are welcome, but I won't promise I'll implement them :­)
Linus (torvalds@kruuna.helsinki.fi)
PS. Yes ­ it's free of any minix code, and it has a multi­threaded fs.
It is NOT protable (uses 386 task switching etc), and it probably never
will support anything other than AT­harddisks, as that's all I have :­(.
 
 
LINUX in the evolution
1991 Linux Torvalds releases 1st version of Linux to the public.  
Its functionality was based off a PC­based version of UNIX called minix.
The unusual thing was he made the source code and operating system available for free.
 
Today Linux continues to be developed by a world­wide team, led by Linus, over the internet.
 
LINUX is FREE!?(4)
Linux uses no code from AT&T or any other proprietary source.
Much of the software developed for Linux is done by the Free Software Foundations' GNU project.
Linux can be provided to the world free of charge.
 
LINUX system requirments
A base Linux install can run on a 80386­16MHz computer with 2 Megabytes of RAM and 200 Megabytes of hard drive space.
 
The realistic minimum machine is a 80486 with 16 Megabytes of RAM and 300 Megabytes of hard drive space.
Current versions take advantage of multiprocessor motherboards.
 
LINUX advantages
Full multitasking and Virtual memory.
Hard drive space used to keep data in RAM not accessed frequently on the hard drive.
The X Windows GUI interface for UNIX systems.
Built­ in networking support.
Share libraries ­ common functions are kept in a central location and accessed by programs that need them.
Compatibility with the IEEE POSIX.1 standard.
Because of standard Linux supports many standards set forth for all UNIX systems.
Lower cost then most other UNIX systems and UNIX clones.
GNU software support.
 
Author's Notes:
 
1.  Since first written, more information has been released about Alan Touring under the "Official Secrets Act." He deserves a new chapter (entire book!) dedicated to his work alone.
 
2.  Perhaps the first reference to the term "on line"?           :rolleyes: 
 
3.  Not meaning to brag, but I copied this out of an archived message from one of my old 'Compuserve Account'  subscription lists. Wow!  Was I one of the first to know?            :trumpet: 
 
4.  Free as in "Free to Use!", NOT free as in "Free Beer!"  I will post more on licenses at a later date.
 


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#2 Rocky Bennett

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Posted 15 June 2015 - 01:24 PM

Thanks for that piece. Good read. Will there be a test later?


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#3 Naught McNoone

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Posted 15 June 2015 - 01:57 PM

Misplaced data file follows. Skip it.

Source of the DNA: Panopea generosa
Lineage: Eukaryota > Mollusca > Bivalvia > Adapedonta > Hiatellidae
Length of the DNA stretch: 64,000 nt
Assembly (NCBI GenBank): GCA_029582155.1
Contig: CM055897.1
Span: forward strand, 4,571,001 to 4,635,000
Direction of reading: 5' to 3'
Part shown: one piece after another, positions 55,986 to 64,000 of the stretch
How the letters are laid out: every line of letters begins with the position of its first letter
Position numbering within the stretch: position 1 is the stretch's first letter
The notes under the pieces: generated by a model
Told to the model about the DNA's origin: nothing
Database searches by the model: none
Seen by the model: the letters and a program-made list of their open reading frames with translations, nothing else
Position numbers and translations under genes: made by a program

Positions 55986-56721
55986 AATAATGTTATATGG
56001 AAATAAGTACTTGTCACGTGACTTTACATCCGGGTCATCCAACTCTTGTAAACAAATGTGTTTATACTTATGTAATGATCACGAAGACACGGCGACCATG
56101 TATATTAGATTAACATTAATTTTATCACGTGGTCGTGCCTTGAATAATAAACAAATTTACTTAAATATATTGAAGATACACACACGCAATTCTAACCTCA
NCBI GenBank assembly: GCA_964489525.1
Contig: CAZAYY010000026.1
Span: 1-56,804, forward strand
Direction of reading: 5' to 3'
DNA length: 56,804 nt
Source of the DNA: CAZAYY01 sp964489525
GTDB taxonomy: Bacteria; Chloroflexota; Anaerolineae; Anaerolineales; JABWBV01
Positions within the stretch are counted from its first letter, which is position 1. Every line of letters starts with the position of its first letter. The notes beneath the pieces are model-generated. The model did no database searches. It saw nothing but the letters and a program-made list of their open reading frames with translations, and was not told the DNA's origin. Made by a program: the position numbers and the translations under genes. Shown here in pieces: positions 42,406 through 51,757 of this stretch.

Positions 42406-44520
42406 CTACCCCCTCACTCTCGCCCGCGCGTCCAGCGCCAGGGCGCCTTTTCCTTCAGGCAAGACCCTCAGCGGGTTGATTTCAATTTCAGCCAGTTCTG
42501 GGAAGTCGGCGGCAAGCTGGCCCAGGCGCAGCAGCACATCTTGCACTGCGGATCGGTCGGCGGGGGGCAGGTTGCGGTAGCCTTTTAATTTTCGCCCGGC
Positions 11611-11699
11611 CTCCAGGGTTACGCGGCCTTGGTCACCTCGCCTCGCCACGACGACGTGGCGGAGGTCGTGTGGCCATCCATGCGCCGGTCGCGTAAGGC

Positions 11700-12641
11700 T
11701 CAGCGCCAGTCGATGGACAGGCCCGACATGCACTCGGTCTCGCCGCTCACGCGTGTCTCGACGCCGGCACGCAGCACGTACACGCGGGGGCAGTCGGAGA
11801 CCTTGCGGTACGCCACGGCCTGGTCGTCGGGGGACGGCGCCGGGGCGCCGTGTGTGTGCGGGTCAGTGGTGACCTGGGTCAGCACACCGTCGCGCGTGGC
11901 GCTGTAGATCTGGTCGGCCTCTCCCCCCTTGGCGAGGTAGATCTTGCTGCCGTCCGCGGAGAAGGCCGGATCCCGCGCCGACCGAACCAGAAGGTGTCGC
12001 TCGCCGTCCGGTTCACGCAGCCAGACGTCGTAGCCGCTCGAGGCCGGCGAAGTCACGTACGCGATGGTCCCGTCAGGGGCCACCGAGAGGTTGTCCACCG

. . . Will there be a test later?

 

Rocky,

 

Funny you should ask . . .    :)

 

A student once raised his hand in protest to another that was looking up all the answers on Google, during one of our monthly quizzes.  I asked if he read the whole test before starting to answer the questions.  That last line was "This is an open book test."

 

Imagine how dull support forums would be, if every one "Googled" their problems first!

 

Cheers!

 

Naught



#4 cat1092

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Posted 16 June 2015 - 04:03 AM

Naught, great piece of history you wrote for us! :thumbup2:

 

I had no idea that the first ones are nearly 200 years old, though I knew that these were in use from the 1950's to date. 

 

Wonder what the next 200 years will bring? I would like to think that at least in the next 10-15, a 128 bit CPU. However it's been discussed time & time again, and from what I read, the 64 bit CPU will serve us for many years to come. While most are downsizing the physical CPU itself (the die), at the same time, many more components are included, especially transistor count & most consumer based ones has inbuilt graphics as well, making it all the more amazing. 

 

I do recall my first computer a 2000 model Dell, with a whopping 20GiB HDD at the time, running Windows 2000. Even as recent as 2004, 40GiB HDD's were stock equipment in many computers, both notebooks & desktop PC's. 

 

And to think, today it's practically a given that a 1TiB HDD is included out of the box in desktop PC's & some notebooks. My first HDD upgrade was a 40GB one back in 2002, and it cost $200 at the time. There are Flash drives larger than that for $35 or so today. And to think, that was in the last 15 years. Of course, along with HDD. though a bit more slower, more RAM was added the the package. 

 

I'd say that we've came along a long way in the last nearly 200 years.  :thumbup2:

 

Cat


Performing full disc images weekly and keeping important data off of the 'C' drive as generated can be the best defence against Malware/Ransomware attacks, as well as a wide range of other issues. 


#5 NickAu

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Posted 16 June 2015 - 05:31 AM

 

Charles Babbage's difference engine could only be made to execute tasks by changing the gears which executed the calculations